Content Marketing World 2016 – Just Do Nothing
Just one day before I flew to Cleveland for Content Marketing World 2016, I was approached for two content-related quotes, which may (or may not) be used by various journalists as they compile their articles on the “future” of content marketing and what to expect in 2017. I had been thinking about this already, packing for my trip and considering what Joe Pulizzi might share in the opening keynote about this very topic. We weren’t that far apart … but he, of course said it more eloquently. And with better slides. And music.
I told both of the journalists that I thought the biggest change in content marketing next year was going to be a marked reduction in the volume of content being produced. I told one that “…content marketers continue to confuse a full editorial calendar with a well-defined content strategy” and I told the other that companies would scale back on production while they pay “…closer attention to the buyer, their pains, and their priorities.”
The bottom line being that companies are realizing that building it doesn’t guarantee that anyone will read it. And reading it doesn’t mean they will buy.
Joe shared only one statistic during his keynote, pulled from the annual content marketing benchmarking study that CMI does in conjunction with MarketingProfs every year. Only 20% of the companies surveyed are fully committed to a content marketing approach.
Not coincidentally, these 20% of companies are the ones that are best able to measure the success of their content marketing efforts, and that have the clearest understanding of what content marketing success looks like. So what does this mean? To me, this means that 80% of the companies out there, that are not committed to content marketing are, quite simply, doing it wrong. If your content is not performing, it is not the fault of “content marketing.” It’s probably because your content stinks. As Joe so eloquently put it during his keynote this morning, “mediocre content will hurt your brand more than doing nothing at all.”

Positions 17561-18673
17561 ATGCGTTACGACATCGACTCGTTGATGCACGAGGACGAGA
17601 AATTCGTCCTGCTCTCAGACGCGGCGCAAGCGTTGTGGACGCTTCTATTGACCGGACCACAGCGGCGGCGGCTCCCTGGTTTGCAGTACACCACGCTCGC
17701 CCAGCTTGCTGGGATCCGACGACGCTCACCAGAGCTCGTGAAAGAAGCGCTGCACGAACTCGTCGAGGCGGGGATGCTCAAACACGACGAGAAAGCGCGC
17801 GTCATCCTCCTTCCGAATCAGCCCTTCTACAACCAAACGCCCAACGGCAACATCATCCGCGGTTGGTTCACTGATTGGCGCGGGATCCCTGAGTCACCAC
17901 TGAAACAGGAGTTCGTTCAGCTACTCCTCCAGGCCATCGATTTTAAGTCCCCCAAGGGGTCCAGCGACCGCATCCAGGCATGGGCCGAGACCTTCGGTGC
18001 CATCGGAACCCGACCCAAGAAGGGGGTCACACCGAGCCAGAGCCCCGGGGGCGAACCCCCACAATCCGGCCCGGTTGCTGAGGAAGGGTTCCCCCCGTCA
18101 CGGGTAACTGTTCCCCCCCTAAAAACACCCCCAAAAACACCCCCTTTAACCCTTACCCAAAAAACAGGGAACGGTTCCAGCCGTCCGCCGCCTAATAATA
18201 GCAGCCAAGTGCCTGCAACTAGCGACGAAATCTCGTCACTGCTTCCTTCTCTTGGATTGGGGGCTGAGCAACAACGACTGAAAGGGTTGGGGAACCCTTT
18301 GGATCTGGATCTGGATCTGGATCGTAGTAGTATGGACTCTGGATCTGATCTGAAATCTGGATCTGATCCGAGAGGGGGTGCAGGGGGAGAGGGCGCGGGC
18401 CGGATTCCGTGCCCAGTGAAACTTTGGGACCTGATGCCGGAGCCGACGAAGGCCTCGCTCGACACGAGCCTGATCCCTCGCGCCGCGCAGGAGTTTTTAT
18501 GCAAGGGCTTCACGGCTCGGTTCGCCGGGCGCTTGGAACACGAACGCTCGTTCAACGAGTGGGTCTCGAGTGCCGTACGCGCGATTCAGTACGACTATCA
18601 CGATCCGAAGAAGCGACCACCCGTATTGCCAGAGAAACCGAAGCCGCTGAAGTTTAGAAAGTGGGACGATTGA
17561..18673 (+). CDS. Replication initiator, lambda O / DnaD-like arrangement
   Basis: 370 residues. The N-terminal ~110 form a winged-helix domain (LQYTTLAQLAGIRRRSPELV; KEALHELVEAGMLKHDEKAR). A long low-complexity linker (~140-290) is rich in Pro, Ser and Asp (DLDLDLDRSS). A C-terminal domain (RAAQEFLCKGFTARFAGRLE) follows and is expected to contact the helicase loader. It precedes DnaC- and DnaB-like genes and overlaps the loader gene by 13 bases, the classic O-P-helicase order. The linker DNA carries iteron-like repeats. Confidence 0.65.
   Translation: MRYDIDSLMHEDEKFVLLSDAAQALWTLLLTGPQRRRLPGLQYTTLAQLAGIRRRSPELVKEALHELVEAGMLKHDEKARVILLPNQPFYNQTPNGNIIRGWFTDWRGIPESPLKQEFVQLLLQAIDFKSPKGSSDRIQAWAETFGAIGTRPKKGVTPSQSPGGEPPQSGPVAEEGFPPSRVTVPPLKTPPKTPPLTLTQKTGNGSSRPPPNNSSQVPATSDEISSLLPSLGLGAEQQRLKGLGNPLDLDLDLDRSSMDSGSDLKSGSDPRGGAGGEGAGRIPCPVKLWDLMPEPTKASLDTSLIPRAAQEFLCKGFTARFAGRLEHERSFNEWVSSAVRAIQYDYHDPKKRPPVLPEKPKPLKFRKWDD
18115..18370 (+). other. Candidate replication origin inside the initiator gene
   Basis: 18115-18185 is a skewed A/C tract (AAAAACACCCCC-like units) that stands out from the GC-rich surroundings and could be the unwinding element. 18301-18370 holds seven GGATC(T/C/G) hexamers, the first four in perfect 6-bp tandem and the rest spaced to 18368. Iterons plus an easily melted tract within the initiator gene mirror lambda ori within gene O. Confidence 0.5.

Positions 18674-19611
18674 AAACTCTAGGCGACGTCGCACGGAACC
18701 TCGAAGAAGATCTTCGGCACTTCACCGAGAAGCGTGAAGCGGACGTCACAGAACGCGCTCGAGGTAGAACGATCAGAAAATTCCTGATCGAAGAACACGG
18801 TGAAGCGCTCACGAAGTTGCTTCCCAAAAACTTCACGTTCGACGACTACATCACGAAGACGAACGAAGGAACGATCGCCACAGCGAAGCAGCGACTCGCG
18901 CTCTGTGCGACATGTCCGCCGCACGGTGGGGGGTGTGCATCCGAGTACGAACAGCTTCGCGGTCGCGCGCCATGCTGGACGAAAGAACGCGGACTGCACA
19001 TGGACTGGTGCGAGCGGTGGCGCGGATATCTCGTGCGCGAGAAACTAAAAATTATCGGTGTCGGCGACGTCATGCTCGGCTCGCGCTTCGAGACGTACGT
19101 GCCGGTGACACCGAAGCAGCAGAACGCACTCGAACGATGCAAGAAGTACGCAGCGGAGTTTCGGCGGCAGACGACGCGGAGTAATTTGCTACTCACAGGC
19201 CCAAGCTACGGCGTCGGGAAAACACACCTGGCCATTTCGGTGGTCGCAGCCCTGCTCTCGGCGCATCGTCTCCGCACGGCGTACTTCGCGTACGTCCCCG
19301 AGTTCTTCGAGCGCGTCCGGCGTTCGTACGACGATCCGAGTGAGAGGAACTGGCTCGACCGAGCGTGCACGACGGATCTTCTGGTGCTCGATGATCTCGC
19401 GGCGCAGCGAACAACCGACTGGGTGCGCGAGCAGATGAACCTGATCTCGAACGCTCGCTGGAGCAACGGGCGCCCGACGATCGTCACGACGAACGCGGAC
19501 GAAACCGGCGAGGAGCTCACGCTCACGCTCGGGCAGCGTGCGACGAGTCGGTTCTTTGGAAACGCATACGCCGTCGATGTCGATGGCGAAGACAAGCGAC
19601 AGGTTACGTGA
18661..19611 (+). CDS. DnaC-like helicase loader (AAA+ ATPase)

So what makes good content? After all, in B2B we simply don’t all have the incredible crowd-sourced and creative opportunities of a company like Lego — the second keynote speaker, Lars Silberbauer, of the morning — has. B2B companies would be better off starting with some advice that was shared by the final keynote speaker of the morning, Andy Crestodina from Orbit Media. Statistically speaking, the most downloaded, engaging, effective content offers feature one of two things: strong opinions or original research.
Take a stand on issues that are interesting to your buyers, providing insight into the implications of their problems and what they should be doing about them. And if you can, let them know they are not alone by providing research-based benchmarking information that they can use to either evaluate their own performance or as leverage when they look for help (or budget).
This show is just getting started, so I don’t know what the next few days will bring. But I would not be the least bit surprised to hear much more about quality. About how less can be more, and how a considered, buyer-focused approach producing a lower volume of content will outperform a packed editorial calendar full of fluff every day of the week. As Joe said during his keynote: if you are not committed to creating good content, and if you are going to be satisfied with a large volume of mediocre content?
Just do nothing.
Author: Jason Stewart @jstewart_1 is VP Strategic Content, ANNUITAS